I don't know what made me watch Ghost of Dragstrip Hollow -- really I don't. Maybe it's the oddball blending of hotrods and haunted houses and I had a lame curiosity to see how this shambles might unfold. It was a shambles and it did unfold, but weirdly it was fascinating to watch.
The reason is simple - Paul Blaisdell. Paul Blaisdell was a monster maker on the cheap who worked for Roger Corman, the meister of many a low-budget bonanza. Contracted to develop weird creatures of all stripes for movies which offered only really exposure Blaisdell managed somehow to make the absurd fall into place. If the phrase "suspension of disbelief" ever meant anything, it's what happens when you behold a Blaisdell monster amble onto the screen.
This movie begins as a hotrod movie, dedicated to teen car culture of the late 50's. Hipster lingo and beach music dominate a story of a hot-rod gang trying to go legit and find success of sorts in the adult world which looks down upon their hobby. The movie works mightily to make hot-rodding seem like a normal teen activity and suggests that it can be pursued with relative safety and order if the adults would only see their way clear to give the kids a chance. There are glimmers of rumbles as rival hotrodders show up and make some noise but any action, apart from a race at the very beginning of the movie is off-screen.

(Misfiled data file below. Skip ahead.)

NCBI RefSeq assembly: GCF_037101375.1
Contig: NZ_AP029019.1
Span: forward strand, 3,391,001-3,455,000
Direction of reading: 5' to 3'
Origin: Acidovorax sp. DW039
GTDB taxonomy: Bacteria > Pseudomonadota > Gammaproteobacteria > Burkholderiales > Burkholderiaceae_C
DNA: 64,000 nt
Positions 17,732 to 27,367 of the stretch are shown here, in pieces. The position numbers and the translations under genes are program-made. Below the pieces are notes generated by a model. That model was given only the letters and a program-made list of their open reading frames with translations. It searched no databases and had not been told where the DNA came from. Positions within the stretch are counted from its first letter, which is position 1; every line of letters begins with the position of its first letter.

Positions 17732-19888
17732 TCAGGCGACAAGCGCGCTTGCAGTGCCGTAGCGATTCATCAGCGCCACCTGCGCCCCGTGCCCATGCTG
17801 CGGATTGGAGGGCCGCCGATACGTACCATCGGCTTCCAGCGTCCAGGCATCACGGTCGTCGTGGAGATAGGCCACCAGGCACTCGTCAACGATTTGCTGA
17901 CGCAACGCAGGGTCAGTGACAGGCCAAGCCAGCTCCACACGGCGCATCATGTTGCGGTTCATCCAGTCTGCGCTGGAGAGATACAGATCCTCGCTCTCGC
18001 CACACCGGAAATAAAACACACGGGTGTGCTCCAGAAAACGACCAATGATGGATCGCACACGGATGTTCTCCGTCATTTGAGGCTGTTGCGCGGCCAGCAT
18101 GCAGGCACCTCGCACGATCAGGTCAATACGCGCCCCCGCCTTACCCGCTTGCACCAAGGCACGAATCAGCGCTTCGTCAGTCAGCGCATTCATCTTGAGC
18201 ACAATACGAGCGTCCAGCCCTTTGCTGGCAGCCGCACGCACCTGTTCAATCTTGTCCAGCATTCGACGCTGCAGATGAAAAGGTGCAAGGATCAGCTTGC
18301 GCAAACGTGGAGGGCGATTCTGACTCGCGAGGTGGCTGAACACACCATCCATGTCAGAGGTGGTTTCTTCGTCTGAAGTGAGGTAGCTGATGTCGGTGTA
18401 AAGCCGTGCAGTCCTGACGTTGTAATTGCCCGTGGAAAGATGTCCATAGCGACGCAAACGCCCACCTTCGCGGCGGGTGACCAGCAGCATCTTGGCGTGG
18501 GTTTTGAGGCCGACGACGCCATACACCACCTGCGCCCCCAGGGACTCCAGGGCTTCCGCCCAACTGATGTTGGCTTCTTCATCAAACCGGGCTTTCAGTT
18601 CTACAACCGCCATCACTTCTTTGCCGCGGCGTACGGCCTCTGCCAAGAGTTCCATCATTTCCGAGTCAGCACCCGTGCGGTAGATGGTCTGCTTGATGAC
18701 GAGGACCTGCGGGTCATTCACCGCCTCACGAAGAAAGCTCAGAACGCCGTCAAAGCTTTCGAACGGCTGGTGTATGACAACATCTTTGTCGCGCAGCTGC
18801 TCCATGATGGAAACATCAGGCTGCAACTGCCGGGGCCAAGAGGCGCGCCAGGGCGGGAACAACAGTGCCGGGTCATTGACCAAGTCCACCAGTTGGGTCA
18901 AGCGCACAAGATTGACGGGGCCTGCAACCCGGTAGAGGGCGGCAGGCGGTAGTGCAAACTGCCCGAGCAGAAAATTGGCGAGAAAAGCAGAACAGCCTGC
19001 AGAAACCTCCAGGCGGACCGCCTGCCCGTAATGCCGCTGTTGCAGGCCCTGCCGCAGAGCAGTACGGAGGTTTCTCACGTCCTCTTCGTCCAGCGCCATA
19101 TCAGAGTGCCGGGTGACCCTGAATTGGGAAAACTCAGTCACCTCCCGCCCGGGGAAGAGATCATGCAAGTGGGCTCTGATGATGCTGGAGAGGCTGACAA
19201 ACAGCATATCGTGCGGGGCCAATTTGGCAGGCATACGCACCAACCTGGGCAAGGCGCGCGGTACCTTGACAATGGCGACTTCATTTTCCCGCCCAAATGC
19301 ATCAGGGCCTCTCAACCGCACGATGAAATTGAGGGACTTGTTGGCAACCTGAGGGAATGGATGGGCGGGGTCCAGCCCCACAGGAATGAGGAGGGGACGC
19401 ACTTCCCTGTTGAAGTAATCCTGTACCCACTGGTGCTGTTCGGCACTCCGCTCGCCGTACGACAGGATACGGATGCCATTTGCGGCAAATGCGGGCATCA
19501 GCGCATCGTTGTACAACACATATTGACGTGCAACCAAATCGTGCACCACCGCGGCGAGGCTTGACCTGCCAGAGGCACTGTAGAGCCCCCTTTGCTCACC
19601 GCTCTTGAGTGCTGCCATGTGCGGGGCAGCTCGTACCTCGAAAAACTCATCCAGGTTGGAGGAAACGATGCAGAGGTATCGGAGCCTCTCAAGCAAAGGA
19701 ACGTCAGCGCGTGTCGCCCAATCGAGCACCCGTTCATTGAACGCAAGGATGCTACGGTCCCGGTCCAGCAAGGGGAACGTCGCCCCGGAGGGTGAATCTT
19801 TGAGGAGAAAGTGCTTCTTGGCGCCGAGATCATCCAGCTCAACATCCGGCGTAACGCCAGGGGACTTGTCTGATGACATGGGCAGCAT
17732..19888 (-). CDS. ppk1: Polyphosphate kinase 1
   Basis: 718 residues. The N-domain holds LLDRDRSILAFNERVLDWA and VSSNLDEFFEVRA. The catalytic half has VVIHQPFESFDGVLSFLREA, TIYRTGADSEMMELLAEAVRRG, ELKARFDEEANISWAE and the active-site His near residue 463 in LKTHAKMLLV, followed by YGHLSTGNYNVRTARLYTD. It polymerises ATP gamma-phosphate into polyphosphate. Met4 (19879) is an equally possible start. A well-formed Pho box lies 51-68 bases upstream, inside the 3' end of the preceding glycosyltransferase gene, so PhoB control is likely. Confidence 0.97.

The movie gins up finally to its main point when the hot-rodders looking for a new hangout try out an old haunted house. Despite all manner of noises, groans, moans, and visitations they remain committed to the joint and hold a ghost ball which serves as good cover for the monster to slither out among them unnoticed. That monster is quite recognizably the "She-Creature" from the movie of the same name, the creation of Paul Blaisdell.
As the movie winds up, the monster is unmasked and it turns out to be the monster-designer Blaisdell himself who proclaims that he's done with the business. As it turns out, he was and went off to work as a carpenter and on the fringes of the movie business until his untimely death.
This ain't a good movie by any stretch, but it does hold your attention somehow, like a car wreck designed by Dali. See for yourself.